We don’t give debt yield by property, and so we continue to work in partnership, Forest City and its partner, that partnership continues to work with lender group there. Similar to Ridge Hill, that loan comes due at the end of the summer or early fall. Like Ridge Hill, we’re in discussions with them on a resolution and further extension of that loan and hope to have that resolved, hopefully in the next 60 to 90 days.

Wes Golladay - RBC Capital Markets

Okay so that, -- an extension is part of your primary focus right now, that’s what you guys would favor?

Robert O’Brien

We’re working on resolving issues with the bank group there as well.

Wes Golladay - RBC Capital Markets

Okay, thanks a lot guys. I will see you next week.

Robert O’Brien

Thanks Wes.

Operator

And we have a follow up from the line of Sheila McGrath with KBW. Please go ahead.

Sheila McGrath – KBW

Yes, just quickly on the temporary casino opening, I see that it opened in the quarter. I was wondering if you could give us your thoughts on what that means for your adjacent retail and also did you receive any rent in office NOI in the quarter from the temporary casino?

David LaRue

Hi, Sheila thanks for the question. The casino opened on May 14th. So, that was the date that they have started paying rent, so that was just after the quarter. We have seen a tremendous increase in traffic in the shopping center. One of the is a, -- I think I have mentioned on previous calls, we are evaluating who that customer is, who that casino customer is and the best way to take advantage of the disposable income that that kind of shopper and that customer bring to our shopping center. We still don’t have a strong hand on that. The one thing I can tell you though is that, as well look – as you know, we also have over 3,000 parking spaces there and an adjacent to Tower City as well, and we’ve had very robust increase in parking counts as the casino customers come down and park, so we are getting very good traction in that area.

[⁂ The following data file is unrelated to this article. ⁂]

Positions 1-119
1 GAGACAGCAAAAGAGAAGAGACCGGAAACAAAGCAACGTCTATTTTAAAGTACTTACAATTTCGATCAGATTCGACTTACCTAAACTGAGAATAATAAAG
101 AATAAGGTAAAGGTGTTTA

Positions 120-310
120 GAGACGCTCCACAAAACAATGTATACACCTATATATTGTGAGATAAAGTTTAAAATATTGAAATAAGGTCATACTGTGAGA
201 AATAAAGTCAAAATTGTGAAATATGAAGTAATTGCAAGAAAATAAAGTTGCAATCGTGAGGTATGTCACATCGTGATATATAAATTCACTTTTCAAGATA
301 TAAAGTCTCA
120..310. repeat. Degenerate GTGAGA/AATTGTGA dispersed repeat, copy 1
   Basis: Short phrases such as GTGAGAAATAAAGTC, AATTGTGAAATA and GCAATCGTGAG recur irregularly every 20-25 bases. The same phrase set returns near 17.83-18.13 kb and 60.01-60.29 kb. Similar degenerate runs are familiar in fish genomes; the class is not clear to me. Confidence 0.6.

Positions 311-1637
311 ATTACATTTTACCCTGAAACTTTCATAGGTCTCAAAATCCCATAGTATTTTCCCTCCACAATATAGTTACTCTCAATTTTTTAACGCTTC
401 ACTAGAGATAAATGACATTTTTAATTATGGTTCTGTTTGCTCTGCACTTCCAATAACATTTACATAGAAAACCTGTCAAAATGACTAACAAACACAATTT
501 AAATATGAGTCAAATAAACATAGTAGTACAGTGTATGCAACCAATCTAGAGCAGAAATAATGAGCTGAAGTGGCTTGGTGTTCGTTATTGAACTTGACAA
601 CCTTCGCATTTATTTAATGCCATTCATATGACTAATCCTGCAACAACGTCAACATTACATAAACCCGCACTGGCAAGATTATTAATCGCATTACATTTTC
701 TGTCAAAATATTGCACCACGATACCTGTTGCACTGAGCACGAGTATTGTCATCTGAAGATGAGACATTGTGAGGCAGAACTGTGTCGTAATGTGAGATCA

Robert O’Brien

Yeah, Sheila, you mentioned that the temporary casino, I just need to be clear here, when the legislation was originally passed it was expected that the casino in Higbee Building would be temporary. Subsequent to that there was a negotiation that took place where basically the Higbee Casino can’t be, -- what they are calling an LA Phase 1 casino, so it (inaudible) be permanent and then when they build the new casino on the land that they bought from us that will be the Phase 2 casino, but it’s likely that they will keep both of those open. And as Dave said, they did open on May 14th, and started paying cash rents, but perhaps[ph] since they have been occupying the building and to control the space, we have actually been recording rental revenue on the Higbee Building from them since that time. So, I think they took that 18, -- not even 18 months ago, 12 months ago.

Sheila McGrath – KBW

Okay, thank you.

Robert O’Brien

Thanks Sheila.

Operator

And you have a follow-up form the line of Paul Adornato with BMO Capital Markets. Please go ahead.

Paul Adornato - BMO Capital Markets

Yes, you mentioned the Las Vegas fee business, I was wondering, how we should think about fee business going forward and perhaps you can also mention the infrastructure required to do that business, how much of that will be retained going forward?

David LaRue

Paul, this is Dave. The fee business again is going to be a small part of our overall operations as we go forward. But, the talent that we have, it’s just a company for real estate developments, in this example of Las Vegas. We were able to use the existing people to – existing staff to execute for the City project below their budget and generate fees for us. The real benefit to that is that it activates, it gives us a chance to activate the existing land holdings that we have, that this project sits right in the middle of. As we go forward, I would not model any significant amount of income as part of this operation. So, what it can do is continue to expose us to opportunity to serve and use those skill sets and cover costs, which is important, engage talent and keep them engaged here, and potentially find future development opportunity that we ourselves want to invest in on an equity basis.

Paul Adornato - BMO Capital Markets

Okay, thank you.

Operator

Ladies and gentlemen, we have no other questions at this time. So, I’ll turn the call back over to Mr. LaRue.

David LaRue

Thank you, operator. Thank you all for participating today and thank you for your support to the company. As you can see from the operating results of the portfolio, the transition continues and the positive momentum continues. We look forward to discussing this and additional details and going over our strategies or results next week when Bob, Mike and Matt will meet with you in NAREIT. Have a good day and a nice weekend. Again, thank you for your time.

Operator

Ladies and gentlemen, that will conclude today’s conference. Thank you very much for joining us and you may now disconnect. Everyone, have a great weekend.